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NFL’s “clear recovery” instant replay rule needs to change

Philadelphia Eagles v Dallas Cowboys

ARLINGTON, TEXAS - DECEMBER 09: Ezekiel Elliott #21 of the Dallas Cowboys runs the ball against Malcolm Jenkins #27 of the Philadelphia Eagles in the first quarter at AT&T Stadium on December 09, 2018 in Arlington, Texas. (Photo by Ronald Martinez/Getty Images)

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The Cowboys fumbled the opening kickoff on Sunday and the Eagles recovered. At least, that would be the case if common sense applied. But common sense took a back seat to the NFL’s rulebook, and so the Cowboys kept the ball.

Dallas returner Jourdan Lewis fumbled, the ball was on the ground, and Philadelphia’s Kamu Grugier-Hill, Nathan Gerry and LaRoy Reynolds were the only players around the ball. It wasn’t clear from the replay which of those three players was the first to secure the ball, but there were no Cowboys in any position to recover.

Unfortunately for the Eagles, an official on the field ruled Lewis down. The Eagles challenged, and replay made clear that Lewis wasn’t down. He fumbled. But no replay angle clearly showed which of the Eagles surrounding the ball made the recovery, and so the officials stayed with the ruling on the field, because a ruling of down by contact can only be overturned if there’s a clear recovery.

Former NFL head of officiating Mike Pereira said on FOX Sports that when the NFL made the “clear recovery” rule, the idea was that the officials didn’t want to be in a position where they were trying to guess about whether players were fighting over a ball in a pile. What never came up was what to do when every player in the pile was on the same team, as was the case on Sunday.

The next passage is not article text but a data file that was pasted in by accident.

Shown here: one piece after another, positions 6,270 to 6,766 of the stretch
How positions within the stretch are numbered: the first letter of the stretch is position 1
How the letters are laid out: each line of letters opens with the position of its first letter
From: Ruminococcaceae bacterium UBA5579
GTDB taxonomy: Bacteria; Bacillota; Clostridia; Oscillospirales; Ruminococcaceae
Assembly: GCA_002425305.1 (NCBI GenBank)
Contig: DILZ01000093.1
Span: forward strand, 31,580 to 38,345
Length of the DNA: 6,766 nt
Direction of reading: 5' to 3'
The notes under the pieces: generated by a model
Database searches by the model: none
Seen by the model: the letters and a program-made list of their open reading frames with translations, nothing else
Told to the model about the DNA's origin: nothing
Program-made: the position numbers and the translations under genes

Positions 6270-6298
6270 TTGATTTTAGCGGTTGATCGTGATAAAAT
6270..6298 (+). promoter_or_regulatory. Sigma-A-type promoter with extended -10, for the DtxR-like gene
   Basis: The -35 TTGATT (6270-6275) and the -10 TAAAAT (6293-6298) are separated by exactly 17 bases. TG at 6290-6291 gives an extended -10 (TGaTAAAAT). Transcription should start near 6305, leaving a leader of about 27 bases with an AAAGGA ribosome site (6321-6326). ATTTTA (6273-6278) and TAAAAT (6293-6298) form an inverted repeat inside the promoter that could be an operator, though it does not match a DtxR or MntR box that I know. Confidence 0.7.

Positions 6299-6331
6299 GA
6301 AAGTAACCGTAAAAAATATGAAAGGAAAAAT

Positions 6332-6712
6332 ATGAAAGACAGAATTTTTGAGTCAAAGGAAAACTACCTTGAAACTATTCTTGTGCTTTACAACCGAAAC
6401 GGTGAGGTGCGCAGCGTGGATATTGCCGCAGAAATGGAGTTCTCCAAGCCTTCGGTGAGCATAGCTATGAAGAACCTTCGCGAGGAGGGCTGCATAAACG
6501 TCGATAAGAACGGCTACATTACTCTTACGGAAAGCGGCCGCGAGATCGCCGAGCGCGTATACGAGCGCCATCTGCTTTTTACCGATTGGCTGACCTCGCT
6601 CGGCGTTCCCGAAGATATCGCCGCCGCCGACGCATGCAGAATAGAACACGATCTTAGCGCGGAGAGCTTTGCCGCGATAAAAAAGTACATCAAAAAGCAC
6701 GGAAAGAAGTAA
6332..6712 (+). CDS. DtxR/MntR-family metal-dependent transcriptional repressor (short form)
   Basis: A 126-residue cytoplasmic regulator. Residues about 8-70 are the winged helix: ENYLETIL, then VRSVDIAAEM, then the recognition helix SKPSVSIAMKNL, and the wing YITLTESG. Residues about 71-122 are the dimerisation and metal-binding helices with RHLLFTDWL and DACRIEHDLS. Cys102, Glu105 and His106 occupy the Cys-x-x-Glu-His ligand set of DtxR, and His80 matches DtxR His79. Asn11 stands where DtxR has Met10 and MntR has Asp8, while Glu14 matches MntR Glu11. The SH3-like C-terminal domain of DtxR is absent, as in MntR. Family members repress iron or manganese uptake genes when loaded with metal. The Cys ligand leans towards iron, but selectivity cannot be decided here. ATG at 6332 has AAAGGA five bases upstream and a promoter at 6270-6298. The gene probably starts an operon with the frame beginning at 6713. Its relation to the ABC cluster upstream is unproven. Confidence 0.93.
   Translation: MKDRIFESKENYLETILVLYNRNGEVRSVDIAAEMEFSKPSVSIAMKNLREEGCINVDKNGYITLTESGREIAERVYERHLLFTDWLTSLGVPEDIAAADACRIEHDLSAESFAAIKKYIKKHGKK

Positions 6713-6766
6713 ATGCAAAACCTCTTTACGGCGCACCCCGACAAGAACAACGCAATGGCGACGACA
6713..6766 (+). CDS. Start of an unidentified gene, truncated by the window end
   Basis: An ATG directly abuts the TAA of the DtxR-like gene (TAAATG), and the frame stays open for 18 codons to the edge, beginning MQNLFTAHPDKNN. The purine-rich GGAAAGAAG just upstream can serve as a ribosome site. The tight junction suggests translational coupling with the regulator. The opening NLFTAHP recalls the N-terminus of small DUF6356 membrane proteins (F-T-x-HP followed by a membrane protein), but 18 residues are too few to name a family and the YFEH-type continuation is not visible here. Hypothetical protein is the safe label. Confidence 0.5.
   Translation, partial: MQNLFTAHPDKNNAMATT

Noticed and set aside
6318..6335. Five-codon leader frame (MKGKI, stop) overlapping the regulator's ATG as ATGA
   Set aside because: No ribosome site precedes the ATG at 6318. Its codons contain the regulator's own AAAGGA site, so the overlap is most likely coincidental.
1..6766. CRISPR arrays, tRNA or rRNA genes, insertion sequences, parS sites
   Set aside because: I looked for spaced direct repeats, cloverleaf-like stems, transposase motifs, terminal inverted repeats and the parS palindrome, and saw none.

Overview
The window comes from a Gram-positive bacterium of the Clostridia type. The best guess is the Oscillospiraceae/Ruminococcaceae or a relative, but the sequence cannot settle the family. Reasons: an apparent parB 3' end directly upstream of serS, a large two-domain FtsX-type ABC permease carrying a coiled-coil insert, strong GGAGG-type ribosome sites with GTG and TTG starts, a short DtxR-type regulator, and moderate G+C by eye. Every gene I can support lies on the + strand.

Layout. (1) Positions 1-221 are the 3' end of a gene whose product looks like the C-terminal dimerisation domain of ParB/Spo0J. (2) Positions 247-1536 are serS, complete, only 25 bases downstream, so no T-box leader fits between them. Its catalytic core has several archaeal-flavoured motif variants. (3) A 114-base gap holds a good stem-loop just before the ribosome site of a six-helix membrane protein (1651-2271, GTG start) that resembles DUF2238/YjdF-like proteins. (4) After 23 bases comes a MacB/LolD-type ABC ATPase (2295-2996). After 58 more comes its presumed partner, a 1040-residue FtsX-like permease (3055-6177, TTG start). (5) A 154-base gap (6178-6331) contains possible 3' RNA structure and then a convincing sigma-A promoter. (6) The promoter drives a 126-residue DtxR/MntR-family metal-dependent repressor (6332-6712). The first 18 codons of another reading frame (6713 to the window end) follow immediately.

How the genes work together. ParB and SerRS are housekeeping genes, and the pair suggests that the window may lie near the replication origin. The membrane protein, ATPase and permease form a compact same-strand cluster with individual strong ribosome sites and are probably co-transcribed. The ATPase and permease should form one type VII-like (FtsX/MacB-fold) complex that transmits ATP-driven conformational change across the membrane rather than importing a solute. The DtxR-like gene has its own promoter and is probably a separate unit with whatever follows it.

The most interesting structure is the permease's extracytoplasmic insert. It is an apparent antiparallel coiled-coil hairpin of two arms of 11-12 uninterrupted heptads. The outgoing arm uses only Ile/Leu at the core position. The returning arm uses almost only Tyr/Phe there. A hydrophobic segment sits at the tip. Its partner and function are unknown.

“The one area that didn’t come into play is if all the members of the pile were on the same team,” Pereira said.

Fellow former head of officiating Dean Blandino agreed that the rule about not using replay to figure out which player came out of a pile with the ball needs to accommodate plays when every player in the pile is on the same team.

“You’ve got to introduce some common sense that if there are only players of one team in the pile . . . you can treat that like a clear recovery,” Blandino said.

Unfortunately for the Eagles, there was no common sense, and the Cowboys kept the ball. That turned out to be incredibly costly: The Eagles likely would have come away with at least a field goal after the fumble, and they ended up losing the game in overtime. No one can say for sure what would have happened the rest of the game, but it’s entirely possible that the difference between the Eagles and Cowboys making the playoffs will turn out to be the officials incorrectly ruling who had the ball after the opening kickoff.